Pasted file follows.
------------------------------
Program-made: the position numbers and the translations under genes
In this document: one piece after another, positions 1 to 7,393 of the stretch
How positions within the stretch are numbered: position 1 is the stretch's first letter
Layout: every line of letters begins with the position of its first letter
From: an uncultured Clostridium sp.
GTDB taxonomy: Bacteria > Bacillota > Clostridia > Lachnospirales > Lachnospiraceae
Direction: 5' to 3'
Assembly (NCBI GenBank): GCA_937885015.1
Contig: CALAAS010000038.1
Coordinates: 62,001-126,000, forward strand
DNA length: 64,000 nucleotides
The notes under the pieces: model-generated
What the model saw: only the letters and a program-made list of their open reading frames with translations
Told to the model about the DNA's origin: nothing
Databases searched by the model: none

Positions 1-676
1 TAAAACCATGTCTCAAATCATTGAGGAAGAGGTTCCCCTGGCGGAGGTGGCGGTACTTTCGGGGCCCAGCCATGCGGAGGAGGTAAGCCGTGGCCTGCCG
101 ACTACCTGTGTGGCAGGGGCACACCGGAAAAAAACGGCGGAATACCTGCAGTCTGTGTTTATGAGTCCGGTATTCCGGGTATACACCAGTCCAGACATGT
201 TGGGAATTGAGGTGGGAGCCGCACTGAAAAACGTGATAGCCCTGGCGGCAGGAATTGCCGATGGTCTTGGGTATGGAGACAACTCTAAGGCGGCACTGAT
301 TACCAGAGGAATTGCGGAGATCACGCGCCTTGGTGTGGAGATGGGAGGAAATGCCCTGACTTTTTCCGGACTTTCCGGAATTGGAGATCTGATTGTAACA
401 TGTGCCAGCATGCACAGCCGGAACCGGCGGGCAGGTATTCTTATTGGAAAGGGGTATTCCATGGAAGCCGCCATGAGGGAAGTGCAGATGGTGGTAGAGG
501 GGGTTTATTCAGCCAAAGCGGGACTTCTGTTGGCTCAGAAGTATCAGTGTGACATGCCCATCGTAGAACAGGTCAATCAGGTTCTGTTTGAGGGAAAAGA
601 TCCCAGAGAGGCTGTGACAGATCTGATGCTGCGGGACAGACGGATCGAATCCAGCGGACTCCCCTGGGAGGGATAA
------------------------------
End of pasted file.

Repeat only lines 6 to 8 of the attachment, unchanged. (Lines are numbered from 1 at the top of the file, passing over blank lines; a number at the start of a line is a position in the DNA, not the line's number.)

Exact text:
GTDB taxonomy: Bacteria > Bacillota > Clostridia > Lachnospirales > Lachnospiraceae
Direction: 5' to 3'
Assembly (NCBI GenBank): GCA_937885015.1